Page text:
John Stonestreet – Some are saying that Christians have lost the culture. But what if it was never a war to win, instead it was a calling to embrace?
If there is an overarching theme for BreakPoint—starting with Chuck Colson and now with Eric and me—it’s culture. Specifically, how Christians can understand it, engage it, confront it, even restore it—through the clarity of a Christian worldview.
As Brett Kunkle and I explain in our book, “A Practical Guide to Culture,” what we mean by culture is not some mysterious thing cloistered in art museums. No, culture is the sum of everything we as human beings create, write, say, do, and think—the marks we leave on our world.
In that sense, “engaging the culture” isn’t really optional. It’s human. It’s as much a part of being alive as breathing is. We don’t decide whether we’ll engage the culture. Just how.
I say this because lately, a few people have suggested that Christian efforts in the culture have failed. One gentleman recently wrote me saying that worldview-style training like the kind we do just hasn’t worked. We’re losing the next generation, he said, and mainstream culture is as dark as ever.
But I want to push back against this idea, at least on a couple of fronts. First, it just isn’t true! You can’t convince me that the work of people like Francis Schaeffer, Chuck Colson, David Noebel, or the work of groups like Summit Ministries or the Colson Center, teaching Christians how to approach culture from a Christian worldview hasn’t made a difference. I’ve seen young faces light up when they get this Christianity thing for the first time, realizing it’s true, and that faith relates to culture. I’ve seen too many to believe that it hasn’t made an impact. I was one of those faces in 1994.
And stats back me up on this. Far from the doom and gloom we often hear in the media, and from Christian sources, the Church isn’t collapsing in America. In fact, evangelicals have one of the highest retention rates of their young people of any Christian group.
And to say that “worldview hasn’t worked” is to ignore the incredible inroads made in the academy in our lifetime. Consider that the entire discipline of philosophy was flipped on its head in the late 20th century by people like Alvin Plantinga. Consider the amazing progress in law, not only now, but the seeding of jurisprudence by the folks at Alliance Defending Freedom. Consider the gains of the pro-life movement. All of these were either directly or indirectly inspired by Christians taught to engage culture armed with Christian worldview thinking.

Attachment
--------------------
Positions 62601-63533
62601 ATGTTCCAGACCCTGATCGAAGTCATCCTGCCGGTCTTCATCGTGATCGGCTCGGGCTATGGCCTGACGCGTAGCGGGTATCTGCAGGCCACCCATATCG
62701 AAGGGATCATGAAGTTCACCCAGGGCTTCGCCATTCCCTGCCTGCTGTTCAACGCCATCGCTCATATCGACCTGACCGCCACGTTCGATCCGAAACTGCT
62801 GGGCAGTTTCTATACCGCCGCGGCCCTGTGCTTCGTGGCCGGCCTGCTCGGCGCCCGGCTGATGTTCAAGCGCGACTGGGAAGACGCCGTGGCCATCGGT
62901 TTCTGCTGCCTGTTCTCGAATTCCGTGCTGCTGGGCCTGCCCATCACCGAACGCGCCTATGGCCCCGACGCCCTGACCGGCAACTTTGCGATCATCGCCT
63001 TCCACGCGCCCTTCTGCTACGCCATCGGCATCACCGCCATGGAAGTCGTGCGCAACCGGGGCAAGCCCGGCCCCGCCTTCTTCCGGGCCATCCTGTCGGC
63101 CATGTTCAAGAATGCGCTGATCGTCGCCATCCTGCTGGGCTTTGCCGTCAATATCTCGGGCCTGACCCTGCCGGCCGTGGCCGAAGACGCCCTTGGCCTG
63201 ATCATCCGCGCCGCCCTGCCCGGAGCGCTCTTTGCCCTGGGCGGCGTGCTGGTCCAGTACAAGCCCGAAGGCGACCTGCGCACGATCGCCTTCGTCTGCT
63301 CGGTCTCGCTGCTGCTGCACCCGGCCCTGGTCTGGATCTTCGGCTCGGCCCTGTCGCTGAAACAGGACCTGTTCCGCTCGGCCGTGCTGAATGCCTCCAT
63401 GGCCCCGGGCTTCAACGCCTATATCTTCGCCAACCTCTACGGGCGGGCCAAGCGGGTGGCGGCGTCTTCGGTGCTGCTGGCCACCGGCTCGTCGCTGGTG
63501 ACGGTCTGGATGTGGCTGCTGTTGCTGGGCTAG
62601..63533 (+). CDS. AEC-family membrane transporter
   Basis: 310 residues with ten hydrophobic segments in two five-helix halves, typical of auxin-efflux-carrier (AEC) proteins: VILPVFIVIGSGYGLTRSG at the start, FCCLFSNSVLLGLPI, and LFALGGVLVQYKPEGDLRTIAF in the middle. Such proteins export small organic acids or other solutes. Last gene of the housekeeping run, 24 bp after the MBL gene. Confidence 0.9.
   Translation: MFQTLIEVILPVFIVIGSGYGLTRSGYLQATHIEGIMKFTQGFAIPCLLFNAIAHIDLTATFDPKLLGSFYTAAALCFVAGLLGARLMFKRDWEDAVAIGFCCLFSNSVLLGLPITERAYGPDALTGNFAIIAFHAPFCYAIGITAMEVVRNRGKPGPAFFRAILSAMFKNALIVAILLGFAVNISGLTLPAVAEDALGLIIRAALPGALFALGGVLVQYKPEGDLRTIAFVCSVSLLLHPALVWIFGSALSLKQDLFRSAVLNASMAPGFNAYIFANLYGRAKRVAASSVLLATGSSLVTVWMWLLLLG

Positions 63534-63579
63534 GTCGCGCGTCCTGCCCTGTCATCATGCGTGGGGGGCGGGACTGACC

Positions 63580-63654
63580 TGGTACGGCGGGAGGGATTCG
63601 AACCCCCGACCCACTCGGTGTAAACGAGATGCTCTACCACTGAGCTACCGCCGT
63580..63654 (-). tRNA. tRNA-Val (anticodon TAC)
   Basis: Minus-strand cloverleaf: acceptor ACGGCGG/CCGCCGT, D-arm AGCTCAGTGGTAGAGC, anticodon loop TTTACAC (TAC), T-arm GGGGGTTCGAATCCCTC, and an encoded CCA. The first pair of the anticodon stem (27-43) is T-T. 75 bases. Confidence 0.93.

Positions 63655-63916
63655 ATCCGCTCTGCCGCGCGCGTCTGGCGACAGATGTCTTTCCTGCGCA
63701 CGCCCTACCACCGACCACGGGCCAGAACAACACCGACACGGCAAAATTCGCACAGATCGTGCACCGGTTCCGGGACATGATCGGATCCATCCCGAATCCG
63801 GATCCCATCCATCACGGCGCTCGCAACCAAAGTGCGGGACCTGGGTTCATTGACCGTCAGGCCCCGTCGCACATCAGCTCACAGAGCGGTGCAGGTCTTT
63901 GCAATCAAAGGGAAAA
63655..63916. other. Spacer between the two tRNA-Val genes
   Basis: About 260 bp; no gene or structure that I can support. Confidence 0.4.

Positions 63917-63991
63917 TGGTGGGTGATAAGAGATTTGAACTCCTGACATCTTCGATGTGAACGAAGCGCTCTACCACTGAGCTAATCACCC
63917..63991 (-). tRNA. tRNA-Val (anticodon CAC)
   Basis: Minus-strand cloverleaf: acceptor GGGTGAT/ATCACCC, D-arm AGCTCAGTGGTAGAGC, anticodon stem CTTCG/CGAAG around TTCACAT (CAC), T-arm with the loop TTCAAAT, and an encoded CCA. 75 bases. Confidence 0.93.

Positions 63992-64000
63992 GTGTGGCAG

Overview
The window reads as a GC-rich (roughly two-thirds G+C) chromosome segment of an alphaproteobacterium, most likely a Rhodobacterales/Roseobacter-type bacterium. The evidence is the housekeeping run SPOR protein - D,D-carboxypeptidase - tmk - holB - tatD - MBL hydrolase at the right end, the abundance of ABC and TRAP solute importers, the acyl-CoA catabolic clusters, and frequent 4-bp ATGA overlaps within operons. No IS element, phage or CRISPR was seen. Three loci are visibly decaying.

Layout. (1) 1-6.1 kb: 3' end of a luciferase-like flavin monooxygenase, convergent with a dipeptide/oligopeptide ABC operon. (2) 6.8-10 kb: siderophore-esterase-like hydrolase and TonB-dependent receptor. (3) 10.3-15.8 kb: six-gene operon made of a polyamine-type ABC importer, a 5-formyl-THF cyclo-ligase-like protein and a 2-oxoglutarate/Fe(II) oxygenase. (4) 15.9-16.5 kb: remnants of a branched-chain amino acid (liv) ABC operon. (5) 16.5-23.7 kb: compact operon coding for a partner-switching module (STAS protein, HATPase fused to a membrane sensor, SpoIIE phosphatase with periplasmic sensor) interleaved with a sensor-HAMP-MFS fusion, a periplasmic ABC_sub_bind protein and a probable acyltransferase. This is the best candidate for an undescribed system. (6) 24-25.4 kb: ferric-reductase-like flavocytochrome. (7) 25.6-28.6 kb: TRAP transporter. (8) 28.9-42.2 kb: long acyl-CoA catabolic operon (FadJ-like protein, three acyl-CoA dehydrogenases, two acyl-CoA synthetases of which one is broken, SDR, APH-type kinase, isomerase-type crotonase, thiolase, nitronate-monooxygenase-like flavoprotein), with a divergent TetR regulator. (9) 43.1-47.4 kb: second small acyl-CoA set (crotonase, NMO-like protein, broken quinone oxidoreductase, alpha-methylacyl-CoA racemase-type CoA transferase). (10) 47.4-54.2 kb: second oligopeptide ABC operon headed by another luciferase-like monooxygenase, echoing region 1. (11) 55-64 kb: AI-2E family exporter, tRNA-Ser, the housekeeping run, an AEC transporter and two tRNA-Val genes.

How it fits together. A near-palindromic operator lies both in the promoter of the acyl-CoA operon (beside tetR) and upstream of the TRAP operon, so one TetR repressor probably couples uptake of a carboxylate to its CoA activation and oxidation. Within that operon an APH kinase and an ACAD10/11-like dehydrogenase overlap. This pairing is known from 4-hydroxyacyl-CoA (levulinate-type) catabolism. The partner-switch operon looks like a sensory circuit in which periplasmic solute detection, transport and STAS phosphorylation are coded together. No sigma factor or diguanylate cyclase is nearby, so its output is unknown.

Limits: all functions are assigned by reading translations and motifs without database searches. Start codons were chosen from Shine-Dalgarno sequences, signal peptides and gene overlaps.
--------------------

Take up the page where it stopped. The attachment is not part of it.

What this thinking has done is offer an antidote to the toxic assumption that Christianity is just something you do on Sunday in the pews; that Christianity is personal and private. No way. Christianity is personal, but it’s not private. Every square inch of human existence belongs to Christ.
Now don’t get me wrong. I’m under no illusion that things are going great in the culture. No, Christians are facing incredible challenges around the world. And in Western culture, it’s all but lost any sort of privileged position it once had.
But here’s the kicker: we don’t teach worldview or champion the idea that Christians should “engage culture” because it “works.” It’s not a strategy, folks. We do it because we’re redeemed human beings, and because redemption is in line with, not opposed to, our created purpose.
Christians shouldn’t make art, write literature, compose music, build businesses or any of these things to win a kind of war against secularism. We do these things because they’re part of what it means to be truly human. And that’s what Jesus saved us to be—fully human worshipers of God with all of our lives.
So yes, the worldview movement and its emphasis on culture has made a difference. I know the beneficiaries by name. But we don’t teach worldview or engage culture for strategic purposes. We do it because Christianity isn’t Christianity without it.
As Chuck Colson would often say, Christians are to “make the invisible kingdom visible.” We do just that by intentionally engaging the culture around us in every sphere of life God has called us to.
‘Heaven and earth will pass away, but my words will not pass away” (Matthew 24:35). Anthony DeStefano uses this Bible quote toward the end of his new book Inside the Atheist Mind: Unmasking the Religion of Those Who Say There Is No God, pointing to the resiliency and truth of Christianity. “You can hide it, persecute it, denigrate it, scoff at it, lock it up, even murder it—but all to no avail . . . those words of Christ have not passed away.” He talks a bit about the book and why he wrote it.
Kathryn Jean Lopez: Why do you consider it an important thing to frame the “new atheists” as bullies?
Anthony DeStefano: It’s important because it’s the truth. Bullies are usually cruel, arrogant, ignorant, intolerant, selfish, self-centered, often cowards and liars — and when you try to correct them, they usually throw temper tantrums. Well, that’s the perfect description of modern atheists. And these particular bullies are at war with us, plain and simple. For the last 20 years, they’ve been waging an all-out, media-driven attack on believers — especially Christians — in the form of anti-Christian books, movies, TV shows, articles, speeches, billboard campaigns, blogs, anti-religious civil litigation, and government legislation — and it’s been relentless. Their goal has been to totally eradicate religious beliefs from the public square. As I say in my book, there’s only one way to deal with bullies — and that is to stand up to them and fight them. Ultimately, that’s why it’s so important to define the “new atheists” as bullies right from the start — so we don’t waste any more time and start countering their attacks in the most effective way possible.